A loan exceeding €2.7million would not have been approved by Bank of Ireland if it had been aware of false or misleading documents being submitted during the application, the multimillion-euro theft trial of former solicitor Michael Lynn has heard.
Mr Lynn (53) is facing 21 charges relating to the alleged theft of about €27 million from seven financial institutions, the trial has heard. He denies all charges against him.
The financial institutions involved are Bank of Ireland Mortgages Bank Ltd, Danske Bank, Irish Life and Permanent, Ulster Bank, ACC Bank PLC, Bank of Scotland Ireland Ltd, and Irish Nationwide Building Society.
Mr Lynn of Millbrook Court, Red Cross, Co Wicklow, has pleaded not guilty to 21 counts of theft in Dublin between October 23rd, 2006, and April 20th, 2007.
It is the prosecution case that Mr Lynn obtained multiple mortgages on the same properties in a situation where banks were unaware that other institutions were also providing finance.
Giving evidence on Tuesday, Arthur King told Patrick McGrath SC, prosecuting, that, prior to his retirement, he worked for a subsidiary of Bank of Ireland and in 2010 he produced copies of records from Bank of Ireland Mortgages to gardaí.
Mr King said documents before the court showed that Mr Lynn wrote to the bank in September 2006 requesting mortgages for the purchase of eight properties in Co Dublin with a request for 85 per cent of their value, namely €2,742,000.
He identified a document as being a loan offer sent by the bank to Mr Lynn for him to sign and return it, thereby accepting the conditions contained within the loan offer.
Mr King said that, in December 2006, a cheque was issued in the amount of €2,742,000 to Mr Lynn. He said mortgage instalments were paid monthly to the bank throughout 2007, but payments ceased after a final payment in September 2007.
He said that following the non-payments, inquiries were made which established a number of other mortgages were drawn down on the properties by Mr Lynn from other financial institutions. He said Mr Lynn was never registered as the owner of the properties.
Mr King said that two conditions contained within the loan offer which were not complied with was that first there was no legal charge over any of the eight properties, and second that Mr Lynn was not registered as the owner of the properties as he had undertaken.
He said this was a direct breach of the undertaking to the bank which Mr Lynn signed for in this document and was therefore not in position to fulfil the requirements of the loan. He said as a result of this failure, the bank was exposed to a loss of a significant portion outstanding.
Mr King said that had the bank been aware of false or misleading documents being submitted during the application and that an undertaken was not going to be adhered to, the loan would not have been approved and the cheque would not have been issued.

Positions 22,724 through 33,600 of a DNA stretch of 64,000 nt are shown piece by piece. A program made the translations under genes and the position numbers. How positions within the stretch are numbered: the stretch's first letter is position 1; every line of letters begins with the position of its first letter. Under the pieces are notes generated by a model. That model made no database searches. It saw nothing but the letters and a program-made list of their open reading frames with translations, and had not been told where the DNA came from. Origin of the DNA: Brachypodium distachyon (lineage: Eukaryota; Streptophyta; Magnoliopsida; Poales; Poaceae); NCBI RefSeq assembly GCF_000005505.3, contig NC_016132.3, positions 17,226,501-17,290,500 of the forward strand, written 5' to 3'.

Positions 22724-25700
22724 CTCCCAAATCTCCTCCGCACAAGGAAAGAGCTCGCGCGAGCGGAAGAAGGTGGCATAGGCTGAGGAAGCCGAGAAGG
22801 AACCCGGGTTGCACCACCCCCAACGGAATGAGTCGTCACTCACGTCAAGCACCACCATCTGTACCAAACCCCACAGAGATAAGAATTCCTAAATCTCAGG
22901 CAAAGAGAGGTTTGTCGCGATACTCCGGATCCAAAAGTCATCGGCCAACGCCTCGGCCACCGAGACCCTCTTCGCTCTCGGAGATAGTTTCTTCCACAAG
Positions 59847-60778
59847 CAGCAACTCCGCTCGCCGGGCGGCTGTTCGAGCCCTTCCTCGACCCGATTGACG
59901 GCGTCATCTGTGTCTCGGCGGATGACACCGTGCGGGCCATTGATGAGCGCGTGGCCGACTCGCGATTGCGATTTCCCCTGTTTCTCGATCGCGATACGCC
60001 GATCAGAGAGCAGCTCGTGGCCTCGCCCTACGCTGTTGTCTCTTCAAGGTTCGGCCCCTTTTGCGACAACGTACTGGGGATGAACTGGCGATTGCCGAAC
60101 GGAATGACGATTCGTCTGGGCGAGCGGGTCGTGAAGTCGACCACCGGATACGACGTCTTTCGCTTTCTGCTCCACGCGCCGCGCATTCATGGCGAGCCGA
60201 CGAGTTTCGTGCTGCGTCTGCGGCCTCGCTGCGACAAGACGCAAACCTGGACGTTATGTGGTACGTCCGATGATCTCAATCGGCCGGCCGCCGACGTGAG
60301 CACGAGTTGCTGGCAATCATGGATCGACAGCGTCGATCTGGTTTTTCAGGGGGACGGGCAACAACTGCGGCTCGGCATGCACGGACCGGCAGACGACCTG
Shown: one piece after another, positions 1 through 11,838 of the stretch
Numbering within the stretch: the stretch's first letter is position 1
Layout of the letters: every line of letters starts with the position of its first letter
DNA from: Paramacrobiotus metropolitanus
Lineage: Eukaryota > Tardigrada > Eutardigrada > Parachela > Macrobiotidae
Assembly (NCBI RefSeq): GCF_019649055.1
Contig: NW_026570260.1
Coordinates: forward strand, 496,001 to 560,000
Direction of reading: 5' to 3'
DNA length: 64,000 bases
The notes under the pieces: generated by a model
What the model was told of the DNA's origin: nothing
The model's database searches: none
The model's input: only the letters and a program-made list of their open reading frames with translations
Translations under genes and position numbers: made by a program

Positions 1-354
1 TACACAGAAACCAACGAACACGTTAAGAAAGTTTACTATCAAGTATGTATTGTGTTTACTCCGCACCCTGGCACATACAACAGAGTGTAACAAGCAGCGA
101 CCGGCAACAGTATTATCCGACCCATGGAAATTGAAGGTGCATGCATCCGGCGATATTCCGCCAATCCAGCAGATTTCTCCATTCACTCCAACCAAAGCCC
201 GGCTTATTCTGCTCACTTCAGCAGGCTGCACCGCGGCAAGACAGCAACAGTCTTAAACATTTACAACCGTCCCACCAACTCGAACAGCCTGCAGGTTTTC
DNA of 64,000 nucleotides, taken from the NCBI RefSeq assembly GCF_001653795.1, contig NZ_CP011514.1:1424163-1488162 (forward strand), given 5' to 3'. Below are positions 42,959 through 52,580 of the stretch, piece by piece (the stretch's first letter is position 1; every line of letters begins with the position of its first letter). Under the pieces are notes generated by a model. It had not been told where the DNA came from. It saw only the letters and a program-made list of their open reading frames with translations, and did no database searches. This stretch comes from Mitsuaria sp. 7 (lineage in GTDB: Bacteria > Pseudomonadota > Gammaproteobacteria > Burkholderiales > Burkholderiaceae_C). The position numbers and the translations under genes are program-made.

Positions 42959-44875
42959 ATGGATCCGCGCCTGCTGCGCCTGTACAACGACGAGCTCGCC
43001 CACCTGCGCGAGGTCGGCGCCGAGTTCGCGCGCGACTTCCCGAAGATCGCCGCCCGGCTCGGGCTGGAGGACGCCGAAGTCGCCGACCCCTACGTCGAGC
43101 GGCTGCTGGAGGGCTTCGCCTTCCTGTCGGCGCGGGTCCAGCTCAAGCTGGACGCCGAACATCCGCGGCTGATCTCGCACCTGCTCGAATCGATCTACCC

Giving evidence earlier in the trial, John Kinsella told Mr McGrath that he is a partner at accountancy firm Kinsella Mitchell & Associates, a firm which became independent auditors for a company owned by Mr Lynn and became reporting accountants for his legal practice.
Statement of affairs
It is alleged by the prosecution that Mr Lynn provided statement of affairs documentation which purported to be from an accountancy firm, but were not and also did not set out a full picture of his financial situation.
Mr Kinsella told the trial that two documents, which purported to be statements of affairs for Mr Lynn that were signed by his firm, did not in fact bear the firm’s signature and were not documents produced by his firm.
Giving evidence earlier on Tuesday, Mr Kinsella said that a document which purported to be a statement of affairs, which was submitted during a mortgage application to ACC Bank for the purchase of a property in Howth, Co Dublin, was not a document prepared by his firm.
Mr Kinsella said the signature and stamp which were on the document were not the signature and stamp of his firm. He said the last statement of affairs his firm provided for Mr Lynn was in July 2006 and this document was dated in September 2006.
He agreed with counsel that when this purported statement of affairs is compared with another purported statement of affairs, which the prosecution says was submitted during a mortgage application to Bank of Scotland Ireland for the same property in Howth, Co Dublin, it shows both contain “very different portfolios of documents”.
Mr Kinsella agreed he had already confirmed that the other purported statement of affairs was not a document produced by his firm.
The trial continues on Wednesday, before Judge Martin Nolan and a jury.